Lectures on Comparative Religion
|Publisher:||Prachya Vidya Bhawan, Varanasi|
|Other Details||9.00 X 6.00 inch|
In 1884 I first began to teach Sanskrit officially to the Indian Civil Service Probationers at Balliol College. Among the pupils of that year was included Edward Maclagan, now Governor of the Panjab; a few years later came Nicholas Beatson-Bell, John Ghest Gumming, C. A. Oldham, the late Professor Das Gupta, and a good many others who have been well known in this Presidency. In 1888 I became Deputy Professor of Sanskrit on the retirement of Sir M. Monier-Williams, and after his death in 1899, I was elected to the full Boden Professorship of Sanskrit, which I continue to hold. In 1907 I was granted leave by the University of Oxford for two terms, in order to make a tour of study and research in India, an opportunity I had been longing for during many years, and was now at last enabled to carry out.
The purpose of this tour, for which I had carefully prepared myself, was to examine the archaeological remains in all parts of the country, as illustrating the history of the Indian religions. Buddhism, Jainism, and Hinduism. The difficulty in savage life of maintaining communications renders it necessary to keep together in a crowd.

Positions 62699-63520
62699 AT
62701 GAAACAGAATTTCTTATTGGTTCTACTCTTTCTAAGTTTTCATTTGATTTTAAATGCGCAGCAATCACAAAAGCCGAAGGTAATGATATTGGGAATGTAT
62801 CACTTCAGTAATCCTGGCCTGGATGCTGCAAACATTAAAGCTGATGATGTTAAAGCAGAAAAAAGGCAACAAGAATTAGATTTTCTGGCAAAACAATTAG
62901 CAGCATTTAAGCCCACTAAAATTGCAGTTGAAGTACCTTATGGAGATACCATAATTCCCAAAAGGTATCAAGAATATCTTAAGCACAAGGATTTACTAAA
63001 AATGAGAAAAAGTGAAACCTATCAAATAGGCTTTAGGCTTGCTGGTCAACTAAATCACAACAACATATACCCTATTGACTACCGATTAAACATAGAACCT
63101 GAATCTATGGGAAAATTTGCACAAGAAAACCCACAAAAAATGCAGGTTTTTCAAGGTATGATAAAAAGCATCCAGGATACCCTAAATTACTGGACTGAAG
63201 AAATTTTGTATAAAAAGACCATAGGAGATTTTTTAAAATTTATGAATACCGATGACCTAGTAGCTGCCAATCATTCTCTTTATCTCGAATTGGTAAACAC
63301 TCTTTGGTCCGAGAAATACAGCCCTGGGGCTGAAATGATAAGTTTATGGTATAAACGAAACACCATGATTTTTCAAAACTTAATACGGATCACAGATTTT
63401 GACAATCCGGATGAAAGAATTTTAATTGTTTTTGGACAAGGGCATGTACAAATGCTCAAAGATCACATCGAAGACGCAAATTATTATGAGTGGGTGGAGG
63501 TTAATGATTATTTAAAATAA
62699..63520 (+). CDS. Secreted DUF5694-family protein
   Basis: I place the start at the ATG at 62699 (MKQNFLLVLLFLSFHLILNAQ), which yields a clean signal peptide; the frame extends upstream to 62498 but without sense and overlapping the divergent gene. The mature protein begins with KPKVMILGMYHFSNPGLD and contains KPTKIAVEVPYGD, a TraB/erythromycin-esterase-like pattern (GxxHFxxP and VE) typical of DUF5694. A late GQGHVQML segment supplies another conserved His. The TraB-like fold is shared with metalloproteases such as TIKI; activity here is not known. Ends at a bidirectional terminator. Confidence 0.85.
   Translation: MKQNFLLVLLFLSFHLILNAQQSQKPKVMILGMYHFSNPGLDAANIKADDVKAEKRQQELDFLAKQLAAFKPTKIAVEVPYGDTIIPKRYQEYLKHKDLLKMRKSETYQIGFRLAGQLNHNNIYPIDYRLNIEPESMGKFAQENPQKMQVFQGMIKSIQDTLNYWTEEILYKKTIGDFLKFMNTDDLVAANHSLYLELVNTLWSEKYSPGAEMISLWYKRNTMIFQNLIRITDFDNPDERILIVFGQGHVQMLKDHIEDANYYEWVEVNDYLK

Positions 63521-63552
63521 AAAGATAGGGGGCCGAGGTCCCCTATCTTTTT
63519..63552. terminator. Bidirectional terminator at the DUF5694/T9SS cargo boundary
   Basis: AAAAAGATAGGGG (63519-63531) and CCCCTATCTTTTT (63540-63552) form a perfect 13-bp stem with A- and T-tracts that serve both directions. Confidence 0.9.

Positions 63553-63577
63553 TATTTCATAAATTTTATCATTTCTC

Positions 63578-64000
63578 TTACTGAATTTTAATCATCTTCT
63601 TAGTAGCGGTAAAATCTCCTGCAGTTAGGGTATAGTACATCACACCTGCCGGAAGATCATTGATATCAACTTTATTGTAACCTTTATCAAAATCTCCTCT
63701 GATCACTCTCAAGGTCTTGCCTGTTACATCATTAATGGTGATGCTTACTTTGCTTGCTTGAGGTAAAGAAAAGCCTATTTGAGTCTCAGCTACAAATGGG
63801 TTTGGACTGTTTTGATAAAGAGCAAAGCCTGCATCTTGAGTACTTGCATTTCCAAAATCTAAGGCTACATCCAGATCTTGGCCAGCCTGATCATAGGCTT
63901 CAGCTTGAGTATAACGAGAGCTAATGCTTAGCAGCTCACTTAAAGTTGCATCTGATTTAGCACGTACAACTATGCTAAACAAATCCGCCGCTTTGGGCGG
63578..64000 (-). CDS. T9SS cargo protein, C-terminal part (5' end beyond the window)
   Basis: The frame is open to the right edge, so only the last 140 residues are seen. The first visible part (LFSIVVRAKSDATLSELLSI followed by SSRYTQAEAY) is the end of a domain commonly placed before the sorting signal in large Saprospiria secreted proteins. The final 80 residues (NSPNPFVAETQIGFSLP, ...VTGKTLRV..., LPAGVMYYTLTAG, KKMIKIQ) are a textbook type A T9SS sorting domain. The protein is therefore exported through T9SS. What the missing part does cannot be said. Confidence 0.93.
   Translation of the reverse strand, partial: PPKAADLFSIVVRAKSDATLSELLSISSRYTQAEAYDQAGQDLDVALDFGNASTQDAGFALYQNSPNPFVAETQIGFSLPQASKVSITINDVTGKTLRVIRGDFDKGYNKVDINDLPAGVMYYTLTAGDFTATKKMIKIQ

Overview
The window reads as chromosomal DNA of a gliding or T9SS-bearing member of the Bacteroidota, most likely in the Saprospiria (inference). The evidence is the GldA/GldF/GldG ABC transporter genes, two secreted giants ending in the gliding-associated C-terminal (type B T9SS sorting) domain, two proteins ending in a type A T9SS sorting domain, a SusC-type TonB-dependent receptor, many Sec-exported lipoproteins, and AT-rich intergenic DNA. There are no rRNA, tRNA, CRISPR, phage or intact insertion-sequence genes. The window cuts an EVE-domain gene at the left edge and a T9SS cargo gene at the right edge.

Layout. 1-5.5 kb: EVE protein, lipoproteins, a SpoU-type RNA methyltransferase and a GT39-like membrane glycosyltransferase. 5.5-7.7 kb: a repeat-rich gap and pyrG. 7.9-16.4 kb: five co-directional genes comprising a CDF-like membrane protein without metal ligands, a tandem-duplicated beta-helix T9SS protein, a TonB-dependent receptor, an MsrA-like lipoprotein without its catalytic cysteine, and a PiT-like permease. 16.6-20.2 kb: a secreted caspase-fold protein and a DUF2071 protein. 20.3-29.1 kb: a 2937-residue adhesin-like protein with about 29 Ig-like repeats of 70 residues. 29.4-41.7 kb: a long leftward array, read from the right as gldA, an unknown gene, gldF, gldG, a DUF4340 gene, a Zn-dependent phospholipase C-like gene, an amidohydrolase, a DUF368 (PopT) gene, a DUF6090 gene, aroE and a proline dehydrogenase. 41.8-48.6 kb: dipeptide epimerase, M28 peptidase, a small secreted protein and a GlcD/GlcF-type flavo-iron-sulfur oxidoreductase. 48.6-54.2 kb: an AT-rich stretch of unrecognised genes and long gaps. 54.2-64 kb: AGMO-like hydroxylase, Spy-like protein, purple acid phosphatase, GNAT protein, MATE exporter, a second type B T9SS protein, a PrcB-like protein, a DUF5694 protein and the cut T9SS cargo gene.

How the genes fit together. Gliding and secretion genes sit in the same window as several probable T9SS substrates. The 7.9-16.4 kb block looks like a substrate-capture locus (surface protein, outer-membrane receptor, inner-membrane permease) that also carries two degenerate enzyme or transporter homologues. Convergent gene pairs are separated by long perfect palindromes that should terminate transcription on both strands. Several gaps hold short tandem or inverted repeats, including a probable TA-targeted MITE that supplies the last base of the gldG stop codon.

Social tradition is enforced chiefly by religion. The function of the latter here is to inculcate the good by making anything sacred through the feeling of awe.
Before beginning the actual course of lectures which I have undertaken to deliver before you for the Stephanos Nirmalendu Ghosh foundation, I think it will interest you if, by way of personal introduction, I make a few statements about my relations to India as a country and to the study of India's ancient language and literature. Though both my father and my mother were natives of the North of Scotland, at the western geographical limit of the Indo-European nations, I myself was born in the north-east of India, their oriental frontier. For I first saw the light at Mozuffarpur in Tirhut more than sixty years ago. All the impressions and recollections of the first seven years of my life go back to Indian scenes, with Indian trees, fruits, and flowers, Indian animals, birds, and reptiles, Indian bungalows, camps, and bazaars, and lastly many kind Indian servants. I remember the Himalaya, the Ganges and its tributary the Gandak, Pusa (now an Agricultural College), Sonpur, Buxar, Patna, Mussoorie, and finally Calcutta, to which I came down the Ganges with my parents in a houseboat.Book's Contents and Sample Pages
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